The Envelope’s John Horn does a wonderful job today of reporting on the long, winding road home for director Danny Boyle and his festival hit “Slumdog Millionaire.” Fox Searchlight has handled the domestic distribution of most of the director’s titles, but “Slumdog” had to face some trials and tribulations to get there.
Here’s a taste:
When Warner Bros. announced in early May that it was closing its two specialty film divisions, Warner Independent Pictures and Picturehouse, other art house distributors immediately starting telephoning around, trying to determine the fate of director Danny Boyle’s film, which Warner Independent had penciled in for a Nov. 7 release.
So why wasn’t Boyle’s biggest Hollywood benefactor actively chasing the British filmmaker’s latest movie? The studio somehow knew that “Slumdog Millionaire” would eventually make its way from Warners to Fox and that the best strategy (and smartest bargaining tactic) was to sit back and wait.
It’s a way of thinking not unlike how Boyle shot his rags-to-riches movie in the disorganized sprawl of Mumbai. “If you trust it,” Boyle said of his Zen-like attitude of shooting a movie in the world’s largest city, “it will come back to you.”
And then the scrambing:
Rather than wash its hands of “Slumdog Millionaire,” Warners tried to figure out how it could handle the film without using Warner Independent. The studio asked Bob Berney, the head of Picturehouse, to take a look to see if Picturehouse could be reconstituted to distribute the film. “I really loved it,” Berney said. “I think it’s his real home run — it really brings it all together.”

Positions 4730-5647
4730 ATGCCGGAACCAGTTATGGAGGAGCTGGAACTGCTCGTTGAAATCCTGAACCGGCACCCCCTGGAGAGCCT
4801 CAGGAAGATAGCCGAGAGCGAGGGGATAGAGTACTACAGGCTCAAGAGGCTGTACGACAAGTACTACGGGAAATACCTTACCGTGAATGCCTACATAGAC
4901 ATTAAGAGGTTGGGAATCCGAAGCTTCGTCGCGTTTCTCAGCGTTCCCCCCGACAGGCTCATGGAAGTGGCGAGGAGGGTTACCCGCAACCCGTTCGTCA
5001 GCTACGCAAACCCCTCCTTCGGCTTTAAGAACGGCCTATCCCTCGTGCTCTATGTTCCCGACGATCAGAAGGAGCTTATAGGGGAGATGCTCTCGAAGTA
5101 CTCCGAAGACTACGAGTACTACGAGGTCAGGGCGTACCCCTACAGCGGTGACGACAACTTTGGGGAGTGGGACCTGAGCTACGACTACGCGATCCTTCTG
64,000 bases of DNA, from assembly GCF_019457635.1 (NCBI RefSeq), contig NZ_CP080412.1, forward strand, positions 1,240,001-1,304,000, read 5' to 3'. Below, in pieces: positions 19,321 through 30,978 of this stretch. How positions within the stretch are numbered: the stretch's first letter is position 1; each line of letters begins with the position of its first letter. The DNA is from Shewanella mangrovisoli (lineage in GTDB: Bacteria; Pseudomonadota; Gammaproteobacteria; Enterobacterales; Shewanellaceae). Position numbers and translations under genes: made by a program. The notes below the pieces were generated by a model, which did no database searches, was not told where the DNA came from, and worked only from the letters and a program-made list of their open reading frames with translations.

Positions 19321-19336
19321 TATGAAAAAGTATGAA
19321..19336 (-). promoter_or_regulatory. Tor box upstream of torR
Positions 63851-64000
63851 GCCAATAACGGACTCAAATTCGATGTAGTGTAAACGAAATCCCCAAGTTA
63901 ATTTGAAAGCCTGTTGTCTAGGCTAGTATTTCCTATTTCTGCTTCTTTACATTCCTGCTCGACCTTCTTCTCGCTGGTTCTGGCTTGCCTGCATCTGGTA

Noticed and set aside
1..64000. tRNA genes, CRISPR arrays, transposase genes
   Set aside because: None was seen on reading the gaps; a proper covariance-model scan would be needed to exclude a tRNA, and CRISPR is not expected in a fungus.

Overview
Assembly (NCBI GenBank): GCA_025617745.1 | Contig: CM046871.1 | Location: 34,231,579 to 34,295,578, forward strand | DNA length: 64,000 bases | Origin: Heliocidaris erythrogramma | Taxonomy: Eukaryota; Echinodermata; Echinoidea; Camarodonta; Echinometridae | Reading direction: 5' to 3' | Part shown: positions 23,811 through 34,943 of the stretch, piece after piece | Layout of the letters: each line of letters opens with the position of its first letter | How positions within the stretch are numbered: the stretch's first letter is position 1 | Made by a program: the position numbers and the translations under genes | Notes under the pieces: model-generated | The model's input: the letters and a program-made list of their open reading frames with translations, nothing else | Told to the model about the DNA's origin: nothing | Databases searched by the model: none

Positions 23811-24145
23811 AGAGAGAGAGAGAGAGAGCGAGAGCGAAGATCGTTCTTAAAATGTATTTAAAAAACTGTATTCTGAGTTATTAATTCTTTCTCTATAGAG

But the costs of reassembling Berney’s team were prohibitive, especially if “Slumdog Millionaire” wasn’t going to come out until early 2009. “They would essentially have to pay everyone double,” Berney said, “because we had already fired everybody” and had paid them severance.
Before destiny beckoned:
Producer Colson said that just as the movie is a fable about fate, so too is the story of “Slumdog Millionaire’s” zigzagging path to the screen.
“It’s a movie about destiny, and we’ve had some twists and turns ourselves,” Colson said. “Is Fox Searchlight a better distributor for the film today than Warner Independent was 12 months ago? I don’t know. I’d like to think Warner Independent would have done a great job, but they never got a chance to show us what they could do.
“But is the movie in a better position than it was four months ago? The answer is a categorical yes. Because now it will get a chance at the life it deserves.”
It’s a great little story. Read the rest here.